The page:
In the next 10 years, Louisville is projected to nearly double its number of foreign-born residents. It’s a sizable economic impact that the city wants to leverage.
On Friday, city and economic leaders rolled out a plan to do just that.
Mayor Greg Fischer and Kent Oyler, president and CEO of Greater Louisville Inc., the metro chamber of commerce, were joined by members of Louisville’s foreign-born and professional communities today as they unveiled the Global Louisville Action Plan, according to a news release.
The plan is a collaborative effort among the mayor’s office, GLI and hundreds of community members, and it outlines key strategies to attract, retain and grow Louisville’s foreign-born population and workforce. It provides an overview of the region’s foreign-born population and a set of action steps to increase the number of immigrants here and their capacity to thrive.
The three areas of focus identified in the plan are:
- Integrate: Provide equitable and efficient access to services and resources so that immigrants can more readily use pathways to education and career development to realize their full potential.
- Empower: Assist immigrants in engaging with the Louisville community for the long term and increase their participation levels in all aspects of city life.
- Attract: Develop and implement strategies to attract and retain skilled foreign-born workers and entrepreneurs.
To meet growth goals, the Louisville region is looking to accelerate attraction of native and foreign-born migrants to the area by increasing annual growth of all inbound migration. By 2040, the foreign-born population in Louisville is expected to be 172,000, or 17.2 percent of the population.
“Louisville already has become a magnet city for Cuban immigrants,” Luis Fuentes, owner and publisher of El Kentubano, a publication targeted to Louisville’s Hispanic and Cuban communities, said in the release. “The Global Louisville Action Plan is another great step the city is taking to continue attracting good people who look for freedom and better opportunities. This sets a clear path for making a smooth transition for new arrivers, allowing them to be quickly integrated to society.”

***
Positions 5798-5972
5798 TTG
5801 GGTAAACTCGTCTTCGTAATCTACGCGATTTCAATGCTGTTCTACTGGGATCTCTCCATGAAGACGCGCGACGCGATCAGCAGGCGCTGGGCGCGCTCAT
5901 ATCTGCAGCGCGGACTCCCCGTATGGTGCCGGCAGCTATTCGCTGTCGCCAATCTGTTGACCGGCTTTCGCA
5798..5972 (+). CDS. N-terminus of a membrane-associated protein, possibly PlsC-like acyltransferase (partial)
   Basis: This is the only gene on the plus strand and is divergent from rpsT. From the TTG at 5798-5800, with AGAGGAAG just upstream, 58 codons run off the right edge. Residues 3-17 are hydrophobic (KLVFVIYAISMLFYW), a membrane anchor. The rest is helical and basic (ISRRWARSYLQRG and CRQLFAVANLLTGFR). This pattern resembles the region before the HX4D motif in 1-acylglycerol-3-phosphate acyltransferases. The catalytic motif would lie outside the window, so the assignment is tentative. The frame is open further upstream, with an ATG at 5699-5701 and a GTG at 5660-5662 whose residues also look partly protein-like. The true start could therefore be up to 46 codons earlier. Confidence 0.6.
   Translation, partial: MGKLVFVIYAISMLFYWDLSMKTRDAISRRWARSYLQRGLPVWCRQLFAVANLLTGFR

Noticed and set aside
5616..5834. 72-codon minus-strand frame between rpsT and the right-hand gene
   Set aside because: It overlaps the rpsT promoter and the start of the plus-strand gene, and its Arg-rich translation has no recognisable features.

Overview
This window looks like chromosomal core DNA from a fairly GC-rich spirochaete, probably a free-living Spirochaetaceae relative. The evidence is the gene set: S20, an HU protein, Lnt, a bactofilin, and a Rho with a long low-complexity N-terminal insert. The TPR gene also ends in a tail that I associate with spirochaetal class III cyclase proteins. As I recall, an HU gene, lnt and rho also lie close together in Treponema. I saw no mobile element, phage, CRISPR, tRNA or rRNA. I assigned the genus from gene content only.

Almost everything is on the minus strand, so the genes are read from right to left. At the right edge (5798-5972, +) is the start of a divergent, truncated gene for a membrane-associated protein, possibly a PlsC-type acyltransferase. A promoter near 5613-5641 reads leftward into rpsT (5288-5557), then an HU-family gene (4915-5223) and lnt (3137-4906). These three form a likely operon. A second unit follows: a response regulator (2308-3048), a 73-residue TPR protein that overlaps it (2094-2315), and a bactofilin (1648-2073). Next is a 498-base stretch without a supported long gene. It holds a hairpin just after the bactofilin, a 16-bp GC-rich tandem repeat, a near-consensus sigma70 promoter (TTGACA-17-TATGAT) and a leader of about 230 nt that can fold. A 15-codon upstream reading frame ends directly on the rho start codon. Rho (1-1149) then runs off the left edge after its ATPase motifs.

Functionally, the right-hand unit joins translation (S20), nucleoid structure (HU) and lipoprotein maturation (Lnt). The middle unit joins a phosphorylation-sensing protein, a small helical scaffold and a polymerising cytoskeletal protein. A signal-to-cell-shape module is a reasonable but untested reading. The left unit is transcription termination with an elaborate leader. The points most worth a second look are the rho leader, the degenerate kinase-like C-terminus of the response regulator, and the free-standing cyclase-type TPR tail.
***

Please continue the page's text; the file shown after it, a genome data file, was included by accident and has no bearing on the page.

New efforts to support the Global Louisville Action Plan have already been put into motion, including:
- Greater Louisville International Professionals (GLIP) continues to serve as a platform to attract, retain and engage international professional talent in our region
- Prospanica, the local Hispanic and Latino professionals’ organization, and the Kentucky Health Career Center came together last August to prepare Spanish-speaking job seekers for job interviews. More than 200 job seekers showed up for the event.
- KIVA USA, a relationship-based crowdfunding lending platform, will pilot a citizenship loan program that will help with the fees associated with the citizenship process, which is sometimes the biggest barrier to completing naturalization.
- Next month, Louisville Metro Government will launch the Louisville Welcome Academy, a six-day program where immigrant leaders will build leadership skills and connections with city officials to improve communication channels.
- Recredentialing: In the coming year, local immigrants who have high levels of education will get assistance becoming qualified to work in their field or find work that meets their skills and education.
“This Global Louisville Action Plan is a needed corrective. It provides a data-driven illustration of the community benefits brought by our city’s foreign-born residents,” John Koehlinger, executive director of Kentucky Refugee Ministries, said in the release. “I am proud of Global Louisville — of our political, civic and business leadership — for taking the lead in recognizing the wide-ranging benefits of inclusion.”
Shea Van Hoy manages the day-to-day operations of Business First’s news operations.